Clean Your Fridge in 20 Minutes

27 April 2015 by

What’s that smell? If it’s something in the fridge, it’s time for a quick clean. Nope, you don’t have to remove every shelf and basket and scrub them until they sparkle. There’s a quick and easy way to clean your refrigerator, and you can do it during halftime.

Grab a couple of trash bags and one for recycling. If you compost—more than 100 cities are now offering this as a recycling option—then get whatever it is you put your compostables in and put it close to the fridge.

Set a timer for 20 minutes. Throw on some music so the foray into a dirty fridge feels a little less lonely. Then roll up your sleeves and take these 5 easy steps.

  1. Take everything out of the fridge, including the really scary stuff at the back and those little packages of mustard that you’ve been saving. If you can’t recognize or remember something—“Could this be that sandwich from last week…?”—put it directly into the garbage or down the disposal. (You can clean the disposal later by throwing a lemon into it, or use this DIY cleaner. For now, though, focus on the fridge.)
  2. Take a look through what you have left, and check for expiration dates. And out goes that ketchup that expired two years ago.
  3. What you will be left with is food you can eat. But will you? If there’s something that’s been taking up space and you know you won’t use it or eat it, treat it like it’s expired—because it has expired from the world of what you like. Out it goes.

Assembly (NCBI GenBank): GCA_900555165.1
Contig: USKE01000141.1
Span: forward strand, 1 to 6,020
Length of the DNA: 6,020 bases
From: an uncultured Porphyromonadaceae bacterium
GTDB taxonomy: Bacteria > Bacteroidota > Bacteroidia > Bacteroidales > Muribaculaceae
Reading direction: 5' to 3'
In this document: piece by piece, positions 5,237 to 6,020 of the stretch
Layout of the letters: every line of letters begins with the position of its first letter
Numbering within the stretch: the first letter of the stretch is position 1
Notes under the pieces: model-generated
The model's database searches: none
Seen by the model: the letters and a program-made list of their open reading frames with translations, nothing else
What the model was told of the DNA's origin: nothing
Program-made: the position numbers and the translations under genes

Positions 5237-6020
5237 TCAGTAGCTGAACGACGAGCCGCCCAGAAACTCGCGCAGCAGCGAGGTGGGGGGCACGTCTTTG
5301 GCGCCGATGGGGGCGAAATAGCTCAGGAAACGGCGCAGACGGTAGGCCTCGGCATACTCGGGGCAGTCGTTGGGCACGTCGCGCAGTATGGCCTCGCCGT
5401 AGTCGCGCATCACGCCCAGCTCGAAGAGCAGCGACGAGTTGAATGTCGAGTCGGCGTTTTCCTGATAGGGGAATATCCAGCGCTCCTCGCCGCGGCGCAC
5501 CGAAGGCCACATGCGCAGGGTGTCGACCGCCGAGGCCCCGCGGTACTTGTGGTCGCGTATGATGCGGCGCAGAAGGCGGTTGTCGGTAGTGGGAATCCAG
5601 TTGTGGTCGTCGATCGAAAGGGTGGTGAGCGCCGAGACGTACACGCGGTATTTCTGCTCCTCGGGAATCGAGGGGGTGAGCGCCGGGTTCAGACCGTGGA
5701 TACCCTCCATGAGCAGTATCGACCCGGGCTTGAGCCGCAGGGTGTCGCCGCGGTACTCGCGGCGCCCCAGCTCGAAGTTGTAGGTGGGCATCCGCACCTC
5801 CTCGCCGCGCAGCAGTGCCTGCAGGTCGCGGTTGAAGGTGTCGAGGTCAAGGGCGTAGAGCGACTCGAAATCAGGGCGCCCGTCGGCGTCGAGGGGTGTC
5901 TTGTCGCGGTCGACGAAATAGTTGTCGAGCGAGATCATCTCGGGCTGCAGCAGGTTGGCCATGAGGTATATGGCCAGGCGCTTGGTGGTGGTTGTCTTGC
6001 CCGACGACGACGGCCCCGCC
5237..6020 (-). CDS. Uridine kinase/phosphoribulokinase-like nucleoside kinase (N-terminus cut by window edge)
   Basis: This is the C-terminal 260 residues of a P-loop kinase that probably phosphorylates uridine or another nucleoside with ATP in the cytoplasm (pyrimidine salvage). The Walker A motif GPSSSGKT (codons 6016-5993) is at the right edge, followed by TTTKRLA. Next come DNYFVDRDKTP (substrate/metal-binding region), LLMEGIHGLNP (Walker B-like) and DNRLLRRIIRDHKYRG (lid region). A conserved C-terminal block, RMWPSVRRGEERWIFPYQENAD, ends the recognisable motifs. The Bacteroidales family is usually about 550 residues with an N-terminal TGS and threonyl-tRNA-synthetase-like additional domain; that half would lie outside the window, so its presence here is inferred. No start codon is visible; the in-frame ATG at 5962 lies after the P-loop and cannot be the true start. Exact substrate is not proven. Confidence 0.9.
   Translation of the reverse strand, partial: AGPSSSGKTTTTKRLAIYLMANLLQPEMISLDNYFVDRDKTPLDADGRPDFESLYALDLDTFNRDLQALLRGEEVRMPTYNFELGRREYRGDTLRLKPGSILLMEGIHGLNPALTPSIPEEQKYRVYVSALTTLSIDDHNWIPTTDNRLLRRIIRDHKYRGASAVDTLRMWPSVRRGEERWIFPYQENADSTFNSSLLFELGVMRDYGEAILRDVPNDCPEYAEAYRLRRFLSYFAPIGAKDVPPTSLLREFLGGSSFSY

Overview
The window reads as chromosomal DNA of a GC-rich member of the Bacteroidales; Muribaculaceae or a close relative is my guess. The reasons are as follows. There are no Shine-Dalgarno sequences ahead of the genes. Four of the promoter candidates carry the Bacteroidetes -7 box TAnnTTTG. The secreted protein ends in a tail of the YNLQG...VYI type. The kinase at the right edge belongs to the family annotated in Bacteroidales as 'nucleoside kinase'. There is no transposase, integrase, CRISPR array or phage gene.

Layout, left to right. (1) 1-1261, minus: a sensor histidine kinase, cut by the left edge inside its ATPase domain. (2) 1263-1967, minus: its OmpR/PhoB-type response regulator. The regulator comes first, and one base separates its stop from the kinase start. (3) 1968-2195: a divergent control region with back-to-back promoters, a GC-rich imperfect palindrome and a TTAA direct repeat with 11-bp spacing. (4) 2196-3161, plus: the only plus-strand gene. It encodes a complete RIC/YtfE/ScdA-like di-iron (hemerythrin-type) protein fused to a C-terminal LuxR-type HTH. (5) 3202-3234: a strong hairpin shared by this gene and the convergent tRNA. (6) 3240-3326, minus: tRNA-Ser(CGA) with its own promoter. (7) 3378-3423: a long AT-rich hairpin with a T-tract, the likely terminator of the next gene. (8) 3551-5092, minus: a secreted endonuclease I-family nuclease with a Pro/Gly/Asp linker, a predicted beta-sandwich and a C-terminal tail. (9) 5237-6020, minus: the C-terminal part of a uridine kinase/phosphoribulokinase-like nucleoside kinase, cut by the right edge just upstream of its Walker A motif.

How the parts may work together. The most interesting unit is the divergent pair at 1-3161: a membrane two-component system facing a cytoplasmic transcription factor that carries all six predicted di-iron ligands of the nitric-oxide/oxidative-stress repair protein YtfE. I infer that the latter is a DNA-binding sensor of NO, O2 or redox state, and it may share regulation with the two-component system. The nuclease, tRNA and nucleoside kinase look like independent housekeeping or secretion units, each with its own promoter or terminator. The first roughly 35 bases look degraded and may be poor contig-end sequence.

4. Before you put everything back, take a minute (or maybe five) to wipe down the inside of your fridge. Just use a sponge and some dish soap and give it a once-over. It doesn’t have to be perfect, but being cleaner than it’s been in a while is a good thing.
  5. Put things back in the fridge. Now you’ve got a clean refrigerator and a better sense of what you’ll need the next time you get groceries.

Of course, you can take longer than 20 minutes to clean your fridge (someday), but you’ve got things to do. Clean it up and move on. Going forward, to keep what’s in your refrigerator fresh, here’s a guide on how to store produce—without plastic. One final tip is: don’t store fruits with vegetables. (Who knew?) Fruits produce ethylene gas, which can speed up the process of vegetables going bad.

Now, get back to the game. Halftime’s almost over.

Conna Shannon

Conna Shannon

Conna is a writer, editor and aspiring filmmaker. She's into DIY, upcylcing and macrobiotic cooking. She lives in Monterey, California, with a yellow lab named Daisy.
Conna Shannon

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